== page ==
We live in an old house.  All winter, it proves a cold, old house.  We (my daughter and I) spend six months–not longer, if we’re lucky– wrapped in blankets with heaters at our feet as we read, watch tv, work on computers or even, on the coldest days, sit at the dining room table. And now, as spring creeps closer and the temperatures rise, we start to throw off our extra wrappings. What I find, however, during this flirt with spring, is that the air only warms for a few days then slides back down and we’re chilled. Again. And turn to our blankets and extra layers.

Grief, I’m continuing to learn, although painful, feels like God’s blanket on icy cold days. If we try to ignore grief or deny it or move through it too quickly, we’re left shivering, cold and numb. But when we embrace the grief and even pull it tighter around us, we’re comforted.

Matthew 5:4 “God blesses those who mourn, for they will be comforted.”

I miss my Dad. As the six-month anniversary of his death nears, I find myself in the midst of sadness and tears. Again. As time passes, I don’t need to wear the blanket of grief as often, but just when I’ve thrown it off for a few hours or days, a cold wind whips through and I’m chilled again grasping for the grief-shroud.

I {we as a family} are still in the strange winter/spring of grieving Dad.  But grief isn’t limited to a loss through death. I’m struck by how much grief is part of our entire human experience. It’s been two years since I quit my business and closed my shop and I’m still grieving. My third child will be heading off to college in the fall and I’m already grieving (yet rejoicing) in my changing family. We grieve those we’ve lost through death, but we also grieve those relationships lost through misunderstanding or relocation or neglect. We grieve the loss of jobs, the loss of health, the loss of youth. If we’ve suffered abuse, we grieve the loss of innocence and safety.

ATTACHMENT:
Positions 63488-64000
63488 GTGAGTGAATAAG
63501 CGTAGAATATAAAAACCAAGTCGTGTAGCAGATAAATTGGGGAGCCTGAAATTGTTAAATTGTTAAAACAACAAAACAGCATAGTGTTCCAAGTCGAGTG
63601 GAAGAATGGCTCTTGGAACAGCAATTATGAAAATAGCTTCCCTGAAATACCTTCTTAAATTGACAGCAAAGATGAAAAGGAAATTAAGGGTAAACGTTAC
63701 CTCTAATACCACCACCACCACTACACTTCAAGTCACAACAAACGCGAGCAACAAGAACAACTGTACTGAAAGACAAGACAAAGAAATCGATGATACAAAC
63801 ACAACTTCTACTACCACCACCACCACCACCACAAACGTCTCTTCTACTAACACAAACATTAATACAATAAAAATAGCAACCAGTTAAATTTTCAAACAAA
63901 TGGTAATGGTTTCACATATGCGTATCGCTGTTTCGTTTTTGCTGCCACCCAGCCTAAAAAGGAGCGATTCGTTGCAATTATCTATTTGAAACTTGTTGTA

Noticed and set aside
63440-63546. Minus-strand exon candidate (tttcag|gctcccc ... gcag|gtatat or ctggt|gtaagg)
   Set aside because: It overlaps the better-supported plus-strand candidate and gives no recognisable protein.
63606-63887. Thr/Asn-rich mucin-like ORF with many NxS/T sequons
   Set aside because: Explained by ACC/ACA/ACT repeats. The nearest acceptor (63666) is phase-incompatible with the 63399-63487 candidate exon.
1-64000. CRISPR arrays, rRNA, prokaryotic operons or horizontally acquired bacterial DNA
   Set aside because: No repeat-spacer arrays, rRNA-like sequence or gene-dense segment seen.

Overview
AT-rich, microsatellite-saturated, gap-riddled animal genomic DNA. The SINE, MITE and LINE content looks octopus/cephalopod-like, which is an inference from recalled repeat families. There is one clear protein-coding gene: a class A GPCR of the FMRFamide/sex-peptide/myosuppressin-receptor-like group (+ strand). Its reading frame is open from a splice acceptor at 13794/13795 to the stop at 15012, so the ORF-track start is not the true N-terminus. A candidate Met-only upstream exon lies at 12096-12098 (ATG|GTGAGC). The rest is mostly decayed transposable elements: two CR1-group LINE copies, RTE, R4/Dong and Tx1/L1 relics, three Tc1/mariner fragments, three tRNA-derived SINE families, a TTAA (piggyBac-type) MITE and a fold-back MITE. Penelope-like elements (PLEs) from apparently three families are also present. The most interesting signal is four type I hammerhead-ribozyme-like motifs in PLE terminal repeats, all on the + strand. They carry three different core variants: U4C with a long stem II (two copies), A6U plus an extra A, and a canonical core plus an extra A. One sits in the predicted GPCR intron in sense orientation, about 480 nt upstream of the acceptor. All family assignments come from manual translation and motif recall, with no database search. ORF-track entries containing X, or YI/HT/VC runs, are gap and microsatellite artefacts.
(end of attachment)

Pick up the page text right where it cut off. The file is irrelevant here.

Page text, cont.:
We all experience loss and we all need to grieve. We’re masters at pain-avoidance and yet the healing only comes through the sometimes uncomfortable, sometimes painful grief blanket.  The enemy, and our own inner voice, tells us our loss isn’t that bad. It was just a miscarriage… just a friendship… just a business…just a job…just a dream…just a little money…just a little abuse…. If we minimize the loss we throw off the blanket of grief casting it aside. We’re left cold and exposed without protection.  Minimizing our loss and the trauma it brings, only delays the healing.

But those who “use” the grief-who take comfort in this strange provision- are the blessed mourners who find hope, healing and redemption even amid the hurt.


2 Replies to “Blankets”

  1. Thanks for sharing. We went through a long period of grief over the loss of my father-in-law…more than simply him…a way of life, having traveled up to the U.P. of Michigan for 20 years on Christmas, Thanksgiving and whenever the urge took us…now, crossing the Mighty Mac is rare…and we share the experience of the need for polar fleece blankets and we utilize 3 cats and a redbone coonhound to increase warmth over the winter months…may God bless your healing.

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